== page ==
Although there are some exceptions – for example, vehicles used by people with disabilities – generally speaking, anyone who has a car on the road in the UK must pay vehicle tax. Finding out if your car’s tax is due is simple: the DVLA has an easy-to-use tool on its website. Simply enter your registration number and you can find out when your car tax is due – it even lets you know when your next MOT is due!
The quickest way to pay your car tax is directly on the DVLA’s website. You’ll need a reference number, which can be found in your vehicle log book (V5C), the green ‘new keeper’s details’ slip (V5C/2), or on a reminder letter from the DVLA. You’ll simply need to type in your registration and reference number, and select if you’d prefer to pay for six or 12 months’ tax. Remember that the paper tax discs aren’t issued any more, so your payment confirmation will mean your car is taxed.
If you prefer, you can also pay your car tax by phone, or at the post office – you’ll just need your V5C or V5C/2 and registration number, although you should note that you can’t set up a direct debit over the phone. The DVLA’s new slogan is ‘Tax it or lose it’ – so it’s not something you can afford to ignore! However, you should note that if you sell your car, you can get a refund on any unused car tax that you have paid up front. You can’t transfer tax from one car to another, so if you’re getting a new car, remember to claim your car tax back – and make sure to get in touch with our helpful team, who make getting a new car as easy as possible.
If your car is over three years old, you’ll need to book it in for an MOT every 12 months to ensure that it meets environmental and road safety standards. It may be a bit of a hassle, but it’s a legal requirement to make sure that your car is roadworthy, so it’s your responsibility to make sure it gets carried out.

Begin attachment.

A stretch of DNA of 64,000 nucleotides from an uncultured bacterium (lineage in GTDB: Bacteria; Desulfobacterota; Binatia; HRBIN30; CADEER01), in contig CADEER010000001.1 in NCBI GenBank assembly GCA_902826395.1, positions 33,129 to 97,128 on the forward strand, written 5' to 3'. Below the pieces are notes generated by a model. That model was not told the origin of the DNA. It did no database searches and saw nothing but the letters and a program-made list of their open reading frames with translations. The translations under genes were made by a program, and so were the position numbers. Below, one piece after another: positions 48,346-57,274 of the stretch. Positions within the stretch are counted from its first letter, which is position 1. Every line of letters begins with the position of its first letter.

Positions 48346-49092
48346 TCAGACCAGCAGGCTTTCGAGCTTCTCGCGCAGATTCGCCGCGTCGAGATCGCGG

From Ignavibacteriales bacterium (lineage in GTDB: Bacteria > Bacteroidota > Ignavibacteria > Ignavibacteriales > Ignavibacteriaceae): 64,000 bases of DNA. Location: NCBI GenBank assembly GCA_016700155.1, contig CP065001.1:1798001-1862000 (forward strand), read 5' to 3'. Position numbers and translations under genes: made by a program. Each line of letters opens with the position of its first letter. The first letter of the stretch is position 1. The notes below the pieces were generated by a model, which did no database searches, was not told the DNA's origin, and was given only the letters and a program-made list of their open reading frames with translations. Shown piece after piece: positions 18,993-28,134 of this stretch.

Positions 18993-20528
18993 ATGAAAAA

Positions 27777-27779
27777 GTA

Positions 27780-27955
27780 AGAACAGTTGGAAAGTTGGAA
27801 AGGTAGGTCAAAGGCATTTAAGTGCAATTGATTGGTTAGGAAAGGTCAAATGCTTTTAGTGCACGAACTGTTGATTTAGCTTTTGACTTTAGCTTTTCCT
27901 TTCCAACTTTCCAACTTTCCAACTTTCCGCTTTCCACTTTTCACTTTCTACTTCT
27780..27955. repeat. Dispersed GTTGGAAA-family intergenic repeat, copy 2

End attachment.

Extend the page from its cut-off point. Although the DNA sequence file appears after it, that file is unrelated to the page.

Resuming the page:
An MOT covers many different checks on your car, including mirrors, seat belts, windscreen wipers, brakes and lights. However, it doesn’t cover checking the clutch, gearbox or engine, so if you’ve spotted any faults with those you will need to get them investigated separately.
Typically, an MOT will take around an hour – unless it fails, in which case repairs will need to be made. However, unless your current MOT certificate is still valid, or if you need to take the vehicle elsewhere for repairs, the test centre isn’t allowed to let you take your car if it needs repairs.
If your MOT is on the horizon, there are a few steps that you can take to boost your chances of passing first time. Most cars fail because of minor faults, such as not having the screen wash topped up. So, if you check your vehicle beforehand, you may be able to fix them yourself, saving time and money.
- Lights – Ask someone to check that the brake lights come on when you press the brake pedal. Test your headlights on full and dipped beams, and your hazard lights and indicators. If any of them are not working, you can purchase replacement bulbs and fit them yourself.
- Tyres – The minimum legal tread depth is 1.6mm, so anything less than this and your car will fail straight away. Damage such as splits in the tread can also issue a fail, so replace your tyres if they are looking worn. Make sure that your tyre pressure is correct, too – the correct PSI will be listed in your car manual.
- Windscreen wipers – The wiper blades need to be in good condition and be able to clean the windscreen effectively, so if you spot any tears or holes, they will need to be replaced. Check your screen wash levels while you’re there, too!
- Windscreen – Generally speaking, a chip smaller than around 10mm in front of the driver won’t be classed as a fail, but anything bigger in the central view, or any chips larger than around 40mm anywhere on the windscreen, will be.
- Exhaust – You can usually tell if your exhaust is leaking by the sound it emits, or if it starts smoking abnormally, so start the engine in a well-ventilated place and check the rear of the car. However, you should note that not all exhaust leaks can be detected this way.
- Horn – If your horn isn’t loud enough to attract the attention of pedestrians or other drivers, or if it doesn’t work at all, you’ll need to get it repaired.
- Seatbelts – Check every seatbelt in the car to make sure that they fasten securely and lock in place. In the driver’s seat, make sure that the seat can be easily adjusted, and check the full length of the seatbelt for damage.